This is an excerpt from today’s issue of my weekly newsletter.
The universe began as an enormous breath being held. Who knows why, but whatever the reason, I’m glad it did, because I owe my existence to that fact. All my desires and ruminations are no more and no less than eddy currents generated by the gradual exhalation of our universe. And until this great exhalation is finished, my thoughts live on.
In the short story Exhalation, Ted Chiang tells the tale of a scientist in a civilization of mechanical beings, powered by a supply of pressurized air supplied from deep underground. The scientist who tells us of this air-powered world learns upon a self-dissection of his brain that his thoughts are powered by delicate mechanisms in his brain constructed with thousands of thin gold leaves, vibrating and waving together in distinct patterns, powered by the air he breathes in. To him, and to all the other golden beings of his world, thoughts are merely gold leaves fluttering in ephemeral formations in the wind. A mechanical miracle reflecting dreams into motion like clockwork.
Sir Charles Sherrington draws quite a different image of the human brain in Man on his Nature. He describes a brain waking from sleep:
The great topmost sheet of the mass, that where hardly a light had twinkled or moved, becomes now a sparkling field of rhythmic flashing points with trains of traveling sparks hurrying hither and thither. The brain is waking and with it the mind is returning. It is as if the Milky Way entered upon some cosmic dance. Swiftly the head mass becomes an enchanted loom where millions of flashing shuttles weave a dissolving pattern, always a meaningful pattern though never an abiding one; a shifting harmony of subpatterns.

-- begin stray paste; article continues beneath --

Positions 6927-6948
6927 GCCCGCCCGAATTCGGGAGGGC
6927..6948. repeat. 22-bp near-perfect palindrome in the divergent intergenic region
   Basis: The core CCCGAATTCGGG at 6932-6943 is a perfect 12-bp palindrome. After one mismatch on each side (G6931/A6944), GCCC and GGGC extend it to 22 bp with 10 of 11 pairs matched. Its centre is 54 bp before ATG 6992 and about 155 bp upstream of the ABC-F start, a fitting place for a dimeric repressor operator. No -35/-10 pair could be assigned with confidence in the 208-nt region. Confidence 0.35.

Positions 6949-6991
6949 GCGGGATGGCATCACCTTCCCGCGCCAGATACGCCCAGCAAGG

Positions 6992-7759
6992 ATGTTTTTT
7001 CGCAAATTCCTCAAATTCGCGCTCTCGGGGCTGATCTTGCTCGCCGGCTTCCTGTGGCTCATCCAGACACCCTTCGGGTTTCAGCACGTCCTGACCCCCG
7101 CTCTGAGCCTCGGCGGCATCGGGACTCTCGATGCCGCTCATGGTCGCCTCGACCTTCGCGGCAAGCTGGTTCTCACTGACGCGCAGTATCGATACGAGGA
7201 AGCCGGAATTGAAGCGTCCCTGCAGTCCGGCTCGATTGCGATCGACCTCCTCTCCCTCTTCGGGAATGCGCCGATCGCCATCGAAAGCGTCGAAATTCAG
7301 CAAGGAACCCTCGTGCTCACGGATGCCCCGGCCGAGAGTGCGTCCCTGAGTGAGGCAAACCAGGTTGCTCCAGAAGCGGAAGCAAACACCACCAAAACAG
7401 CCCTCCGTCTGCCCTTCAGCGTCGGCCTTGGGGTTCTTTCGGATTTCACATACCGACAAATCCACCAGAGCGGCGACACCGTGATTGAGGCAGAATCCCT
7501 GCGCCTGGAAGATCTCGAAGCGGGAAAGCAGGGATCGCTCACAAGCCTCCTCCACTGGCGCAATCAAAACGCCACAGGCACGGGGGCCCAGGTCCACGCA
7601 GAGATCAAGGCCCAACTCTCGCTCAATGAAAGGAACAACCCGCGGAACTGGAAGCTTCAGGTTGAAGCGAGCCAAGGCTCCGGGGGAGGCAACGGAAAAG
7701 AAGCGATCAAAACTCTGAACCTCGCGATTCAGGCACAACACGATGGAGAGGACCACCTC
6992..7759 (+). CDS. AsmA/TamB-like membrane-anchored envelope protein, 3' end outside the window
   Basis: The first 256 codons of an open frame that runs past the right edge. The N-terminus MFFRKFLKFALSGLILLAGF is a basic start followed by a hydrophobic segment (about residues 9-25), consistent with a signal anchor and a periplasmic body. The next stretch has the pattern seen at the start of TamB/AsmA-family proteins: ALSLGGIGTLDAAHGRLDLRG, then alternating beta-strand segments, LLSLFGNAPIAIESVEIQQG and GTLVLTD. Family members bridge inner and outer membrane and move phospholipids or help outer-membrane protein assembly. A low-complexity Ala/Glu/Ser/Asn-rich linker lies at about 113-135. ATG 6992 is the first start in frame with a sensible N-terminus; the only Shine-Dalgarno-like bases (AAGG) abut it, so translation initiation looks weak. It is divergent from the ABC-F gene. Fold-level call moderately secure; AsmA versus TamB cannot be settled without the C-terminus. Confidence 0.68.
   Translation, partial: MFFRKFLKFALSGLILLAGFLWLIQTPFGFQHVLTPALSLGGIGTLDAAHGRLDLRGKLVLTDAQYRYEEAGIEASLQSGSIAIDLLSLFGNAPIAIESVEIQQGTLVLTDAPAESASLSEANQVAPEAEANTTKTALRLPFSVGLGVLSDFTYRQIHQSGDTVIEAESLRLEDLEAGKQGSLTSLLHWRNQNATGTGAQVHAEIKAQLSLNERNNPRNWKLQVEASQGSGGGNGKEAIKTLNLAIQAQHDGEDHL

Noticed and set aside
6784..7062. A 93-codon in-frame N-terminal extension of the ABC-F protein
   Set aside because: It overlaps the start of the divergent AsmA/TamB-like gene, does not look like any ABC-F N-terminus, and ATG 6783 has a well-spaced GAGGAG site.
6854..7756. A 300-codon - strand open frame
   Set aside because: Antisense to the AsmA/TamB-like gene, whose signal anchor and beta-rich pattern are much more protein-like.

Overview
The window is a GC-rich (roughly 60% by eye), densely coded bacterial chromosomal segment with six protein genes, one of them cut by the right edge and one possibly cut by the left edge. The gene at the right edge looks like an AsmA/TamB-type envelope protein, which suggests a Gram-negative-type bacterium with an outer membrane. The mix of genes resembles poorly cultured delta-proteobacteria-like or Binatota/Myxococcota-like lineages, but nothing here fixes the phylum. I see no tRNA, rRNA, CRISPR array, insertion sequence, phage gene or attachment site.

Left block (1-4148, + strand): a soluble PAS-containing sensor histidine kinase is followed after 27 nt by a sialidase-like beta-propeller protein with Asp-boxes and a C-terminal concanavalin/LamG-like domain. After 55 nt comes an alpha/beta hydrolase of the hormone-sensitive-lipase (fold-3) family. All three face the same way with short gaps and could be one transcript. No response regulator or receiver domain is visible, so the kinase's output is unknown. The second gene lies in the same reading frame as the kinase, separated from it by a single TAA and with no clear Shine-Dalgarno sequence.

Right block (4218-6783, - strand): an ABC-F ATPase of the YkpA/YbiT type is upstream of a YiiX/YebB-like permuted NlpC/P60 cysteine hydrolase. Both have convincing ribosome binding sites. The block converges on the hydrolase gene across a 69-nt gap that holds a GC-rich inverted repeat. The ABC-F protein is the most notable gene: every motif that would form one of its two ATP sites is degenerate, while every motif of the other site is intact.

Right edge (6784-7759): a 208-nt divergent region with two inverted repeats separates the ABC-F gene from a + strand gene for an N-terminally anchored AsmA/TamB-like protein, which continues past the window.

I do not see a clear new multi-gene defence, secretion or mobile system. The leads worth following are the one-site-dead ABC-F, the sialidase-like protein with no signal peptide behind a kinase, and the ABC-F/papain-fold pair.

Now the brain is a great programmable loom, shuttles weaving patterns back and forth in ephemeral strokes upon the textiles of time.
Today, we have artificial brains of a different flavor, AI systems like MuZero that replicate the capabilities of intelligence with pure information flowing across silicon—intelligence as a symptom of mathematics. Images and thoughts manifest as probabilities and matrices of numbers encoded into electric pulses. Perhaps this is the way we’ll finally build mechanical analogues that match the power of our minds, perhaps not. But if not, it seems clear to me that we’ll continue imagining new mechanisms for consciousness until we discover the source of the magic that drives all of this. All of our experience, our memory, our dreams.
The wind-powered mechanical scientist closes his story with this—
Our universe might have slid into equilibrium emitting nothing more than a quiet hiss. The fact that it spawned such plenitude is a miracle, one that is matched only by your universe giving rise to you.
Today, I relish in the miracle that is the enchanted loom, the fluttering clockwork of golden leaves, the electric dreams that flow across the silicon in my brain. And I stare in fascination at our aspiration to build these enchanted mechanisms of life ourselves.
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